So reads Stratecast’s definition of revenue assurance. Did you notice which international body they chose not to ask for a definition of revenue assurance? If the TMF is in a position to define fraud management, then why not use the TMF’s definition of revenue assurance? Whilst the TMF was a laggard in the field of fraud management, it was a pioneer in the realm of revenue assurance. The TMF’s RA team has existed a lot longer than its fraud management team. So why not use the TMF’s 2004 definition of revenue assurance, which has never needed to be changed since? I think I know the answer to this question. Stratecast does not want to hear the TMF’s definition of revenue assurance, which follows.

Revenue Assurance: “Data quality and process improvement methods that improve profits, revenues and cash flows without influencing demand”.

Hmmm… that kinda sounds like, way back in 2004, margin assurance was included in the TMF definition of revenue assurance. But as Stratecast have trolloped along a decade later, eager to rewrite history to sell some crappy reports, that definition would be inconvenient.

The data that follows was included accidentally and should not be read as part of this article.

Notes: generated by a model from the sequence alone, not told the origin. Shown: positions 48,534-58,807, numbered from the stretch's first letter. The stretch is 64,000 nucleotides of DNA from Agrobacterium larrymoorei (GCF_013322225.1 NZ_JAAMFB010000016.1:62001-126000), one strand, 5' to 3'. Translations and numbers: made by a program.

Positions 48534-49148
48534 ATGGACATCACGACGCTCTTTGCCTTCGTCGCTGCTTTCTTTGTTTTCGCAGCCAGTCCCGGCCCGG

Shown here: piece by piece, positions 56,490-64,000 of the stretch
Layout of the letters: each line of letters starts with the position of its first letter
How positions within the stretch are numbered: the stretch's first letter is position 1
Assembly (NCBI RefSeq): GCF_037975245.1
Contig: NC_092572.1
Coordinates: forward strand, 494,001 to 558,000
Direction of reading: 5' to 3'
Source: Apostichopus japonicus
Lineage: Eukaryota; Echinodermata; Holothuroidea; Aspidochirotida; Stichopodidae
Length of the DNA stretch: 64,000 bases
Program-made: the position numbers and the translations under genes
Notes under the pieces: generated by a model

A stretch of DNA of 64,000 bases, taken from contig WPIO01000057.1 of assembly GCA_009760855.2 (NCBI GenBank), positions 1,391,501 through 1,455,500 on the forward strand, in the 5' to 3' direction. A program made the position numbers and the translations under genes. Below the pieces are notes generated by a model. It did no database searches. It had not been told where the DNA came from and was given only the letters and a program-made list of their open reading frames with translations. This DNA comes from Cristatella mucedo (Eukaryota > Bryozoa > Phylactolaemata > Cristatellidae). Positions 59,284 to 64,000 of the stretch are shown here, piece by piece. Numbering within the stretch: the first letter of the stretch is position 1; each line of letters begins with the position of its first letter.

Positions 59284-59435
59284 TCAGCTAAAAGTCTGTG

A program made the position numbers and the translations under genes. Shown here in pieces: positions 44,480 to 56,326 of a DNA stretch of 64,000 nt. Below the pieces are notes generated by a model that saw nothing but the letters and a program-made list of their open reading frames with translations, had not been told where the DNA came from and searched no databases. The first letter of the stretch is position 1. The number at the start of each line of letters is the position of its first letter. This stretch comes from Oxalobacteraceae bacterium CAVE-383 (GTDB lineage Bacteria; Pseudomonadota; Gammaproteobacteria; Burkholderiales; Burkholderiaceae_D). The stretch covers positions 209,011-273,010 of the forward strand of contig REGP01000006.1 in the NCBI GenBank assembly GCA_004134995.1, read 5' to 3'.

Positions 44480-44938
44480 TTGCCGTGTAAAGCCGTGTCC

In case there is any doubt about the original intentions of the TMF team – I have no doubts, though I know of a team leader whose memory is failing him – I went back to the first published version of TR131 Revenue Assurance Overview, the document where the TMF defined revenue assurance. It contained an ***incredibly*** long section on the definition of revenue assurance (as if somebody did some proper research instead of just picking whichever definition they fancied). This is what the document states:

When a product increases in its importance and popularity, margin leakage also increases.

The word “revenue” is itself a misnomer for many of the objectives that have been defined for “revenue assurance”… For example, some authors explicitly, others implicitly, link the same techniques to the goals of cost reduction, margin enhancement or improved asset utilization. It may be that some authors now intend the word “revenue” to be only used in a figurative sense when included in the term “Revenue Assurance”…